Getting happy is one of the greatest benefits of exercise. As a personal trainer I use this phrase on a regular basis with my clients because it is true, exercise changes the brain in a good way. There are actual reasons why a workout positively impacts your mental outlook and most experts will agree that better circulation, reduced inflammation, and exposure to the environment are all direct and indirect factors that enhance mental health.
When was the last time you were in a bad mood and do you remember what caused it? It was just the other day when I felt like I got up on the wrong side of the bed and had no idea why. You might be a person who gets in a bad mood over something that happened in the past that isn’t quite sorted out yet. The blues may present themselves over a little thing like a scratch on your car or having your cell phone crack or break. However, some moods just seem to come out of nowhere, like mine did and in my opinion they are the worst. You don’t even know why you are in a bad mood in the first place. You don’t have an explanation for it and if someone says, “Oh I’m sorry you’re feeling badly what’s wrong?” you don’t even know how to answer that question. At this point if you aren’t careful the downward spiral toward the doldrums is bound to take place.
So how can one recover the day and turn that frown up upside down? There is interesting research on exercise that involves neurobiology the study of how physical activity directly affects brain chemistry. For example, if you are being a big grouch and you go out for a walk typically you come back in a better mood. Performing some type of exercise can cause changes in the neurochemicals that affect mood and with the release of the “happy chemicals” into your brain like dopamine the feelings of pleasure and happiness take place. Another chemical that is released when you exercise are endorphins. They interact with the receptors in your brain in the same way morphine does. This is because they act like analgesics, which simply means they diminish the perception of pain. I think I will head out for a run right about now!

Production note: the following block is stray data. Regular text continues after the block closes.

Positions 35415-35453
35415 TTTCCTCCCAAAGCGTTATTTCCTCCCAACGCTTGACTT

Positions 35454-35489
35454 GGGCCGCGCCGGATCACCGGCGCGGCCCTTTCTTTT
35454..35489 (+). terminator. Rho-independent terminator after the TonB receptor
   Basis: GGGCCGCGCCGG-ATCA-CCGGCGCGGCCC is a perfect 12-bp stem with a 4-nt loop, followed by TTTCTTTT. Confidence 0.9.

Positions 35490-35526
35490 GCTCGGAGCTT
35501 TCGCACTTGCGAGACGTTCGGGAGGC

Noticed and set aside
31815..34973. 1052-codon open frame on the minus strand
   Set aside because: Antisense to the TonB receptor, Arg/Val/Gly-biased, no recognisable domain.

One of the largest studies ever conducted was with a group of 121,000 nurses who were surveyed on their lifestyle habits in 1976. The survey was repeated every two years and the information is still being looked at today. The results of the study were published in The Journal of the American Medical Association finding that the group who walked for six hours a week were 20 percent less likely to show cognitive impairment than those who walked less. Another study showed across the board that greater amounts of exercise were associated with greater brain volume.
Super cool science, but relatively basic…exercise and be happy.
A smile on your face once the little drop of sweat slides down your back may be enough to pull you out of the dumps. Nonetheless, being physically active your body will also garner these additional health benefits; less stress, more confidence, more energy, less anxiety and a phenomenal night’s rest. Some of my other favorite attributes to walking is it’s a moderate calorie burner. Walking at a 15-minute mile pace will burn about 118 calories. Walking after a meal can aid in digestion and help combat heartburn and as a personal trainer I love walking because it is the gateway to exercise. Begin with walking and watch it turn into hiking, running and cross training.
I am in a bad mood quick, exactly what can I do? There really isn’t one “greatest or best” type of exercise. Choose the one you like the most so that you can look forward to the activity. If you hate running don’t go out for a run. If you have two left feet aerobic dance is probably not going to work on that frown, instead it may add a little frustration to the situation. My choice was to go for a walk the other day and it worked. Edward Payson Weston, an avid walker took off from New York to San Francisco in 1909 at the age of 70! He certainly knew the power of walking and it’s benefits. “Anyone can walk, it’s free, like the sun by day and the stars by night. All we have to do is get on our legs, and the roads will take us anywhere.”